advertisement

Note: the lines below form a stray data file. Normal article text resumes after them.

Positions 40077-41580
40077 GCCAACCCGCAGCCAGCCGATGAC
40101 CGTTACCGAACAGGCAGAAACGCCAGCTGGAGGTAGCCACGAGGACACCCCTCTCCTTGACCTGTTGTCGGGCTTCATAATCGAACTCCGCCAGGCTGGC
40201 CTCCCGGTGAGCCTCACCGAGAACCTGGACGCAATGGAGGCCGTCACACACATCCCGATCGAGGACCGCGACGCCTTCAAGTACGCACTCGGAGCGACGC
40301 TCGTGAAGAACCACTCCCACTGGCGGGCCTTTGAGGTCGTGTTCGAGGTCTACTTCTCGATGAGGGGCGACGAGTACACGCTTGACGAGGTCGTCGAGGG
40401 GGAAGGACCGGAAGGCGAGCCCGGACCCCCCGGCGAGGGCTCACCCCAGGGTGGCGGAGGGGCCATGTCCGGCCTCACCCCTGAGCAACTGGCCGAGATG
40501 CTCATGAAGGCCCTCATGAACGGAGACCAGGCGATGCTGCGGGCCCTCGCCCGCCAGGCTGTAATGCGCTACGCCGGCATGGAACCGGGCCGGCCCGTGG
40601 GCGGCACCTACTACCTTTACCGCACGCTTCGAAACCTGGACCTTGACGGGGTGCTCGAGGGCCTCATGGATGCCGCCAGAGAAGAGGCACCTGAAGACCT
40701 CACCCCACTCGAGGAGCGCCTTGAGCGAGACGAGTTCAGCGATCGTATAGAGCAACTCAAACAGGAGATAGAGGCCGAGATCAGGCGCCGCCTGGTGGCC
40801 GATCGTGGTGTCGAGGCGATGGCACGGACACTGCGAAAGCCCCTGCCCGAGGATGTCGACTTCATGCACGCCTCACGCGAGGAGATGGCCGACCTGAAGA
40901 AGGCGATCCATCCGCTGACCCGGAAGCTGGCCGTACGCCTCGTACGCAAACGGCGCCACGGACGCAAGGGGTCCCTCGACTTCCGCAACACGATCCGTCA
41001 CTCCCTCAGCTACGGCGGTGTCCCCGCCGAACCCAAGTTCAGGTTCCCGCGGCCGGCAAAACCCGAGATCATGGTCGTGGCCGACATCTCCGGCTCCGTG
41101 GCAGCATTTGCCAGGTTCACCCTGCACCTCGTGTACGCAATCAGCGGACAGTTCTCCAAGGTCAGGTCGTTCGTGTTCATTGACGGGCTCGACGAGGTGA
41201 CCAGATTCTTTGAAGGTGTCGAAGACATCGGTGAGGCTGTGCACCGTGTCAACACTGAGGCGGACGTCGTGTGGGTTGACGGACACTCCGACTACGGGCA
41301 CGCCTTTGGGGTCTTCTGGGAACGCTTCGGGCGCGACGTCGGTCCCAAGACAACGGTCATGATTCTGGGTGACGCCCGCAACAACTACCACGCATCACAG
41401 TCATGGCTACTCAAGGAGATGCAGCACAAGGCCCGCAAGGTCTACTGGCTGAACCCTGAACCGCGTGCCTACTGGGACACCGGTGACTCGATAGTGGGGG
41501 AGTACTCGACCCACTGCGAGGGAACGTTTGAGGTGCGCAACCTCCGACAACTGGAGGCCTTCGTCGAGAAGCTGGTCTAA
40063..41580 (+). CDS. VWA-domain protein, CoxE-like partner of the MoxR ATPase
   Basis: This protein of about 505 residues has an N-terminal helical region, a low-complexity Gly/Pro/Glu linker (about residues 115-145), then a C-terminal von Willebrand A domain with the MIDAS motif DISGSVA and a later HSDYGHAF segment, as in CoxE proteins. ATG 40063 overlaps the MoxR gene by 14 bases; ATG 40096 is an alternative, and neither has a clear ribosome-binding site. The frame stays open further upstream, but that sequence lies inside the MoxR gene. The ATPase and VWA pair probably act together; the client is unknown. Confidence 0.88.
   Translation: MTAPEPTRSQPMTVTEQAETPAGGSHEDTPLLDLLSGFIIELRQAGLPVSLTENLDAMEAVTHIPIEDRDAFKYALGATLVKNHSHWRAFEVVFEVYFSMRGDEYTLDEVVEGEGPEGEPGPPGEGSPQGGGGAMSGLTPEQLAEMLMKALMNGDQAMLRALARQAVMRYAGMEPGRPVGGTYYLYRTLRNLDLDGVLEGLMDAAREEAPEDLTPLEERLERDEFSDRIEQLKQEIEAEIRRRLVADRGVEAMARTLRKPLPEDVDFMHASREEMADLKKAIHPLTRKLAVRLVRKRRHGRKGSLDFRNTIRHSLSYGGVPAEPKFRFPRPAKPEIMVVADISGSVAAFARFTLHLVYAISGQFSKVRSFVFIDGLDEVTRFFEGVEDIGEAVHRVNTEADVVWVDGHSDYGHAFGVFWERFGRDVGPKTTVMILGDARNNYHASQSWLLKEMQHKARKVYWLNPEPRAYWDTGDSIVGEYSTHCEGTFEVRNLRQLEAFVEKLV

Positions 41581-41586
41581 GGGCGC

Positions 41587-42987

Proceedings, Fifteenth International Conference on Principles of Knowledge Representation and Reasoning (KR 2016) Expressive Description Logic with Instantiation Metamodelling Petra Kubincová and Ján Kl’uka and Martin Homola Comenius University in Bratislava, Faculty of Mathematics, Physics, and Informatics, Mlynská dolina, 842 48 Bratislava, Slovakia {homola, kluka}@fmph.uniba.sk, petra.kubincova@gmail.com A number of higher-order DLs have been proposed with the intent to facilitate metamodelling. The ﬁrst group relies on HiLog-style semantics (Chen, Kifer, and Warren 1993), used also for RDF: Each entity name is interpreted as an intension – an unstructured object representing the entity’s internal meaning. Concept and role extensions are then assigned to intensions. Works in this group include those of Motik (2007), De Giacomo, Lenzerini, and Rosati (2011), and Homola et al. (2014). The second group relies on Henkin’s (1950) general semantics for higher-order logic, in which concepts are directly interpreted as sets, meta concepts as sets of sets, etc. This semantics is stronger and has distinct properties. This category includes the works of Pan and Horrocks (2007) and Motz, Rohrer, and Severi (2015). In metamodelling we would like to constraint also on the ontological structure of the modelled domain. For example, the biological taxonomy requires that each taxon must be classiﬁed within some rank. To achieve this we would like to have a ﬁxedly interpreted role, which we will call instanceOf, that associates instances with the classes they belong to, and we would like to be able to model with this role (i.e., this is alike to modelling with rdf:type in the undecidable OWL Full). Thus we could assert the constraint from above: Taxon ∃instanceOf.Rank . Or as a slightly more involved example, we could require that for each Linnaean species, there exists a specimen (instance of the species) located in British Musem: LinnaeanSpecies ∃instanceOf − .(Specimen ∃locatedIn.{britishMusem}) . This problem was previously addressed by Glimm, Rudolph, and Völker (2010) who proposed an axiomatization for instanceOf (called type) for metamodelling within OWL 2. They were not interested in the development of DL framework with a higher-order model-theoretic semantics and investigating its properties, as we do in this paper. We propose HIR(SROIQ) (where HIR is read as “higher”) with the following features suitable for metamodelling: (1) It sports HiLog-style semantics, which has desirable properties when it comes to metamodelling, as discussed later on. (2) It maintains basic separation between individuals, concepts, and roles, conforming to established practice in ontologies. (3) It allows meta concepts and meta roles which are promiscuous (they can classify/relate any entities), but a type hierarchy can be axiomatized if needed. (4) It features a ﬁxedly interpreted instanceOf role, repre- Abstract We investigate a higher-order extension of the description logic (DL) SROIQ that provides a ﬁxedly interpreted role semantically coupled with instantiation. It is useful to express interesting meta-level constraints on the modelled ontology. We provide a model-theoretic characterization of the semantics, and we show the decidability by means of reduction. Introduction Metamodelling allows to model with universal entities (concepts and roles) as if they were individuals. This is useful in some complex domains with a high number of universal entities where it makes sense to further categorize them into meta concepts, and use meta roles to express relations among them. In the biological taxonomy, organisms are classiﬁed into taxa. The giraﬀes are classiﬁed as the species G. camelopardalis. One well known preserved specimen of giraﬀe is called Zarafa: Zarafa : G. camelopardalis. The giraﬀes are part of larger taxa: G. camelopardalis Giraﬀa and in turn Giraﬀa Giraﬃdae. Biological taxonomy is complex and hence taxa are sorted into a hierarchy of ranks. In a DL-like syntax we could write: G. camelopardalis : Species, Giraﬀa : Genus, and Giraﬃdae : Family. All taxa belong to the concept Taxon (i.e., G. camelopardalis : Taxon, etc.) and all ranks into concept Rank (i.e., Species : Rank, etc.). Metamodelling allows to express complex constraints on top of such a meta classiﬁcation. We may want to say that diﬀerent ranks are disjoint, e.g., Species Genus ⊥, etc. Similarly, taxa and ranks should be disjoint: TaxonRank ⊥. Using meta roles we may deﬁne LinnaeanSpecies ≡ Species ∃deﬁnedBy.{vonLinné} where deﬁnedBy relates concepts with individuals. Meta classiﬁcation cannot be expressed in regular DLs. It is expressible in RDF(S), which has higher-order semantics but also limited expressivity of axioms (e.g., the constraints above cannot be expressed in it). This could be overcome in OWL 2 with punning (Cuenca Grau et al. 2008), but punning is eﬀectively equivalent to Motik’s π-semantics which lacks desired semantic properties (Motik 2007). c 2016, Association for the Advancement of Artiﬁcial Copyright Intelligence (www.aaai.org). All rights reserved. 569 Syntax Extension Syntax R0 RIE U 0 instanceOf { (x, y) | x ∈ ΔI ∧ y ∈ ΔIC ∧ x ∈ yE } R− { (y, x) | (x, y) ∈ RE } S ·Q ΔI × Δ I S E ◦ QE A ¬C ∃R.C nR.C ∃R.Self AIE {B} CD ΔI \ C E { x | ∃y.(x, y) ∈ RE ∧ y ∈ C E } { x | #{ y | (x, y) ∈ RE ∧ y ∈ C E } ≥ n } { x | (x, x) ∈ RE } {BI } C E ∩ DE Syntax Semantics Semantics CD wR Dis(P, R) E E C ⊆D wE ⊆ RE PE ∩ RE = ∅ Syntax are inductively deﬁned as the smallest set containing the expressions listed in Table 1 (middle part), where A ∈ NC , B ∈ N, C and D are descriptions, and R is an atomic or inverse role. A HIR(SROIQ) knowledge base K is a ﬁnite set of axioms of the forms listed in Table 1 (bottom part), where B, B1 , B2 ∈ N, C and D are descriptions, P and R are atomic or inverse roles, and w is a role chain. HIR(L) for a fragment L of SROIQ is the corresponding fragment of HIR(SROIQ). HIR(SROIQ) easily models the taxonomic example from the Introduction. Taxa are classiﬁed to meta concepts of ranks (1), ranks to the meta meta concept Rank (2). Meta concepts can be used just as concepts (3). G. camelopardalis : Species Giraﬀa : Genus (1) Species : Rank Genus : Rank (2) Species Genus · · · Taxon Species Genus ⊥ (3) Meta roles can connect concepts with individuals, e.g., a taxon or rank with a person (4), but also with other concepts, e.g., one species with its evolutionary successor species (5). We can then express complex meta concepts such as LinnaeanSpecies (6). Since HIR allows roles as instances, we can also classify diﬀerent types of animal behaviour (7): Extension B: C BI ∈ C E B1 , B2 : R (BI1 , BI2 ) ∈ RE B1 , B2 : ¬R (BI1 , BI2 ) RE Table 1: Syntax and semantics of HIR(SROIQ) senting instantiation, which can be freely modeled with. For an extended technical report with proofs please refer to http://kedrigern.dcs.fmph.uniba.sk/reports/download. php?id=60 . ∃deﬁnedBy. Taxon Rank ∀deﬁnedBy.Person (4) Giraﬀa, M. T. Brünnich : deﬁnedBy HI R(L) Description Logics We will now introduce a higher-order DL HIR(SROIQ) which extends SROIQ (Horrocks, Kutz, and Sattler 2006) with metamodelling capabilities. It provides meta concepts and meta roles by allowing concepts and roles to classify/relate not only individuals, but also concepts (designated by the letter H) and roles (designated by the letter R). Concepts, role domains, and role ranges are promiscuous, that is, they may contain a mix of diﬀerent entities. This is useful to allow concepts such as Deprecated and roles such as deﬁnedBy. If desired, typed concepts may be introduced into HIR(SROIQ) by additional axiomatization. HIR(SROIQ) employs HiLog-based semantics, which has desired properties for metamodelling, as discussed later on. Unlike some other HiLog-based DLs, it distinguishes among individuals, concepts, and roles. Individuals have no extensions, concepts’ extensions are sets of entities they classify, and roles’ extensions are sets of pairs of entities they relate. Such distinction is fundamental from the ontological standpoint, it saves users accustomed to ﬁrst-order DLs from surprises, and provides basic sanity checks. Our logic features a ﬁxed instanceOf role (designated by the letter I in HIR). This role metamodels the instantiation relation, i.e., it connects exactly those pairs (X, Y) where X belongs to the concept extension of Y. The instanceOf role is freely usable in axioms like any other role. ∃successorOf. Species ∀successorOf.Species LinnaeanSpecies ≡ Species ∃deﬁnedBy.{vonLinné} (5) (6) migratesTo : Behaviour imitates : LearningBehaviour (7) LearningBehaviour Behaviour HIR semantics is HiLog-based, with a denotation function ·I from names to intensions and an extension function ·E . When treated as a concept instance or a role actor, a name’s semantics is its intension. When treated as a concept or a role, the extension of the name’s intension is considered. The instanceOf role, as mentioned before, has ﬁxed semantics, deﬁned in Table 1, just like rdf:type in RDF. Deﬁnition 2. A HIR interpretation of a DL vocabulary N with instanceOf ∈ NR is a triple I = (ΔI , ·I , ·E ) such that: 1. ΔI = ΔII ΔIC ΔIR where ΔII , ΔIC , ΔIR are pairwise disjoint, 2. aI ∈ ΔII for each a ∈ NI , AI ∈ ΔIC for each A ∈ NC , RI ∈ ΔIR for each R ∈ NR , 3. RI S I whenever R, S ∈ NR and R S (unique role assumption), 4. cE ⊆ ΔI for each c ∈ ΔIC , rE ⊆ ΔI × ΔI for each r ∈ ΔIR . Extensions of role expressions RE and of descriptions C E are inductively deﬁned according to Table 1. Note that without the unique role assumption (URA) it is easy to cause two role names to have the same intension (e.g. by an axiom {R} ≡ {S }), and thus also the same extension. That, as Motik (2007) has shown, leads to undecidability in logics admitting transitive roles and cardinality restrictions. Deﬁnition 3. An axiom ϕ is satisﬁed by a HIR interpretation I (I |= ϕ) if I satisﬁes the respective semantic constraints from the lower part of Table 1. A HIR interpretation I is a model of K (I |= K) if I satisﬁes every axiom Syntax and Semantics Deﬁnition 1. Let N = NI NC NR be a DL vocabulary such that instanceOf ∈ NR . HIR(SROIQ) role expressions are inductively deﬁned as the smallest set containing the expressions listed in Table 1 (upper part), where R0 ∈ NR \ {instanceOf, U}, R is an atomic or inverse role, S and Q are role expressions. HIR(SROIQ) descriptions 570 ϕ ∈ K. A concept C is satisﬁable in K if there exists a model I of K such that C I ∅. An axiom ϕ is entailed by K (K |= ϕ) if I |= ϕ holds for each I such that I |= K. in the left-hand side of a concept or (negative) role assertion by iA and iR , respectively. InstSync(N) consists of axioms A ≡ ∃instanceOf.{iA } for all A ∈ NC . Typing(N) consists of axioms ∀instanceOf.C , R ¬C , a : ¬C ¬R , iR : R , and iA : C for all a ∈ NI , A ∈ NC , and R ∈ NR . URA(N) consists of axioms R : ¬{S } for all pairs of distinct role names R, S ∈ NR . The instanceOf role allows to “move across” meta layers in modelling: Restrictions on instanceOf can select instances of concepts satisfying various meta criteria, e.g., specimens of Linnaean species described by someone else than von Linné (8). Conversely, restrictions on instanceOf − select concepts whose instances satisfy complex criteria, e.g., species with specimens located in the British Museum (9). We can thus express that every instance of any taxon is an organism (10). Assuming that every taxon is an instance of some rank and all ranks are instances of Rank, an equivalent statement is possible via the meta meta level (11). We can also express mutual disjointness of Species by asserting that each Organism is classiﬁed as at most one species (12). Specimen ∃describedBy.¬{vonLinné} ∃instanceOf.(Species ∃deﬁnedBy.{vonLinné}) (8) Species ∃instanceOf − .(Specimen ∃locatedIn.{britishMusem}) (9) ∃instanceOf.Taxon Organism ∃instanceOf.∃instanceOf.Rank Organism Organism 1instanceOf.Species The following theorem asserts that K 1 is just as strong as K. The more involved part of its proof is ﬁnding a HIR(SROIQ) model I of K for a ﬁrst-order model J of K 1 . We deﬁne the set of concept intensions ΔIC as J C, . We then and let the intension of each atomic concept A be iJ A deﬁne for each c ∈ ΔIC the extension cE as the set of all xs J related to it by instanceOf . This ensures instanceOf E = instanceOf J . Since the interpretation of instanceOf is constrained by the InstSync axioms, extension of each atomic concept AIE is equal to its ﬁrst-order interpretation AJ . Theorem 1. For any HIR(SROIQ) KB K and any axiom ϕ in a common vocabulary N, K |= ϕ iﬀ K 1 |= Int(ϕ). Observe that (a) the size of K 1 (string-length-wise) is at most quadratic in the size of K (if N consists exactly of symbols occurring in K); (b) if K satisﬁes, for all roles including instanceOf, the SROIQ restrictions (Horrocks, Kutz, and Sattler 2006), so does K 1 ; (c) SROIQ concept satisﬁability is decidable in N2ExpTime (Kazakov 2008). Hence the following corollary. (10) (11) (12) We can also create subroles of the instanceOf role, e.g., hasType assigning a prototypical specimen to each species (13), and use them also in number restrictions, e.g., to assert that each species has exactly one holotype (the “most notable” specimen) and it is located in a major museum (14). While we could have created the meta role hasType anyway, without using instanceOf we could not assure that it connects each species with one of its instances. hasType instanceOf − ∃hasType. Species ∀hasType.Specimen Corollary 1. Let a HIR(SROIQ) KB K be such that only simple roles occur in cardinality restrictions. Concept satisﬁability and entailment in a HIR(SROIQ) KB are then decidable in N2ExpTime. In general, HIR(L) reduces to LO if the DL L admits GCIs, existential restriction, and complement. The decidability and complexity of standard reasoning tasks for HIR(L) are then the same as for LO. (13) Type Hierarchy Axiomatization Species 1hasType.Holotype (14) =1hasType.(Holotype ∃locatedIn.MajorMusem) HIR(L) concepts are fully promiscuous, i.e., they can simultaneously have as instances entities of all kinds – individuals, roles, or concepts. This is useful for concepts such as Deprecated (any entity may become deprecated) and roles such as deﬁnedBy (whose domain may contain any entity). However, promiscuity of many concepts is undesired, e.g., Person and Museum should classify only individuals, Species only concepts with individual instances. For such cases, we introduce a typing framework axiomatization: Decidability We will now show how HIR(SROIQ) can be reduced to ﬁrst-order SROIQ. The reduction is based on the ideas of Glimm, Rudolph, and Völker (2010). For each concept A, a new individual name iA is introduced to represent A’s intension. These new names are instances of a new concept C of concept intensions. The relationship between A and iA is expressed through the instanceOf role. In the reduced knowledge base, instanceOf is an ordinary, axiomatized role. Deﬁnition 5 (Typing framework). Given n > 0, a HIR KB with n types contains concept names X(i) for each i, 0 < i ≤ n, and each X ∈ {I, R, IR}, and axioms listed in Table 2 for all X, Y ∈ {I, R, IR} and Z ∈ {I, R} s.t. X Z. Deﬁnition 4 (First-Order Reduction). A DL vocabulary N with instanceOf ∈ NR is reduced into a DL vocabulary N 1 := (NC1 , NR1 , NI1 ) where NC1 = NC {C , R }, NR1 = NR , and NI1 = NI { iA | A ∈ NC } { iR | R ∈ NR } for fresh names C , R , iA and iR for all A ∈ NC , R ∈ NR . A given HIR(SROIQ) KB K in N is reduced into a SROIQ KB K 1 := Int(K) ∪ InstSync(N) ∪ Typing(N) ∪ URA(N) in N 1 where: Int(K) is obtained from K by replacing each occurence of A ∈ NC and R ∈ NR in a nominal or At the ﬁrst level, the I(1) concept classiﬁes precisely all individuals, R(1) precisely all roles, and IR(1) all individuals or roles. At the second level, I(2) classiﬁes precisely all concepts with only individual instances, R(2) concepts of roles, and IR(2) concepts of individuals or roles, etc. The typing desired in our example is asserted by axioms Organism Person Museum I(1) , Taxon I(2) , 571 X(t) ∀instanceOf − .X(t−1) a : I(1) , R : R(1) X(t) ¬Y(u) X(t) ¬Z(t) IR(1) ≡ I(1) R(1) for each t s. t. 0 < t ≤ n for each a ∈ NI , R ∈ NR for each t u, 0 < t, u ≤ n for each t s. t. 0 < t ≤ n impact decidability (due to reducibility, Thm. 1), and can be prevented by using the typing framework from Deﬁnition 5. Conclusions We have introduced a higher-order DL framework HIR(L) which enriches a DL L with promiscuous higher-order concepts and roles, and a ﬁxedly interpreted role instanceOf, whose semantics is akin to rdf:type in RDF/OWL. This is useful for metamodelling, speciﬁcally to traverse the levels of higher orders, to express complex properties of concepts based on their membership in extensions of meta concepts and vice versa, and to constrain the ontological structure of the modelled domain by asserting constraints on instanceOf. We have showed a polynomial reduction from HIR(L) to the underlaying DL L. This enables to use oﬀ-the-shelf reasoners and to maintain the same computational complexity as the underlaying logic. Our work is most closely related to that of Homola et al. (2014) which is here extended by promiscuity and modelling with instantiation. We base many of our constructions on the work of Glimm, Rudolph, and Völker (2010) who, however, do not enable orders higher than the second, meta roles, nor promiscuity. They also do not provide any higherorder model-theoretic characterization, which is instrumental to study the semantic properties of the logic. Table 2: Knowledge base with n types Rank I(3) . Typing propagates to subconcepts and instances: G. camelopardalis I(1) and Species I(2) are now entailed, and so for other taxa and ranks. Domains and ranges of roles are typed similarly, e.g., ∃successorOf. I(2) and ∀successorOf.I(2) . Some Properties of HI R(L) Logics HIR(L) has the basic properties of HiLog-based logics: intensional regularity K |= X = Y =⇒ K |= X ≡ Y and the lack of extensionality K |= X ≡ Y =⇒ K |= X = Y. If K |= A = B for concept names A and B, then in every model I we have AI = BI and therefore AIE = BIE ; hence K |= A ≡ B. HIR(L) is thus intensionally regular for concepts. This is quite a natural requirement for metamodelling (cf. Motik (2007)). If we assert that an international and a Slovak name denote the same species (G. camelopardalis = Žirafa štihla), we expect their extensions to also be equal. A HIR model of a KB K |= A ≡ B can assign A and B distinct intensions AI = a b = BI sharing the extension aE = bE ⊆ ΔI . HIR(L) thus lacks extensionality. This enables deprecating the old binomial name of the species Cervus camelopardalis without deprecating its newer name Giraﬀa camelopardalis although they classify the same organisms (Giraﬀa c. ≡ Cervus c.), or modelling of single-species genera (e.g., Sommeromys : Genus, S. macrorhinos : Species, Sommeromys ≡ S. macrorhinos) without contradicting Species Genus ⊥. HIR shares intensional regularity and the lack of extensionality with other DL descendants of HiLog (cf. Introduction). We have argued against extensionality in metamodelling applications. Use cases where extensionality is needed were demonstrated by Motz, Rohrer, and Severi (2015), and can be covered by one of the logics with Henkin’s general semantics (ibid.; Pan and Horrocks 2007), though they lack metamodelling of instantiation. As showed by Motik (2007), punning in OWL 2 (Cuenca Grau et al. 2008), semantically equivalent to his π-semantics, is neither intensionally regular nor extensional; it supports only very basic metamodelling. HIR(SROIQ)’s expressivity makes it vulnerable to Russel’s paradox: There is no model of a KB with a concept of concepts which are not instances of themselves, e.g., Barber ≡ ¬∃instanceOf.Self. However, due to reducibility, the underlying inconsistency can already be produced in SROIQ. Instantiation in HIR(L) is not necessarily well founded, e.g., instanceOf can be a super-role of a role with an inﬁnite descending chain. Some approaches to metamodelling (Pan and Horrocks 2007; Motz, Rohrer, and Severi 2015) avoid or ban non-well-founded instantiation. However, it does not Acknowledgments. This work was funded by projects VEGA 1/1333/12 and VEGA 1/0867/16. Petra Kubincová received an extraordinary scholarship awarded by Faculty of Math., Physics, and Informatics. We thank Sebastian Rudolph, Miroslav Vacura, and Vojtěch Svátek for valuable suggestions. References Chen, W.; Kifer, M.; and Warren, D. S. 1993. A foundation for higher-order logic programming. J. Log. Program. 15(3):187–230. Cuenca Grau, B.; Horrocks, I.; Motik, B.; Parsia, B.; PatelSchneider, P.; and Sattler, U. 2008. OWL 2: The next step for OWL. J. Web Semant. 6(4):309–322. De Giacomo, G.; Lenzerini, M.; and Rosati, R. 2011. Higher-order description logics for domain metamodeling. In AAAI. Glimm, B.; Rudolph, S.; and Völker, J. 2010. Integrated metamodeling and diagnosis in OWL 2. In ISWC. Henkin, L. 1950. Completeness in the theory of types. J. Symbolic Logic 15:81–91. Homola, M.; Kl’uka, J.; Svátek, V.; and Vacura, M. 2014. Typed higher-order variant of SROIQ – why not? In DL. Horrocks, I.; Kutz, O.; and Sattler, U. 2006. The even more irresistible SROIQ. In KR. Kazakov, Y. 2008. RIQ and SROIQ are harder than SHOIQ. In KR, 274–284. Motik, B. 2007. On the properties of metamodeling in OWL. J. Log. Comput. 17(4):617–637. Motz, R.; Rohrer, E.; and Severi, P. 2015. The description logic SHIQ with a ﬂexible meta-modelling hierarchy. J. Web Semant. 35:214–234. Pan, J. Z., and Horrocks, I. 2007. RDFS(FA): Connecting RDF(S) and OWL DL. IEEE Trans. Knowl. Data Eng. 19:192–206. 572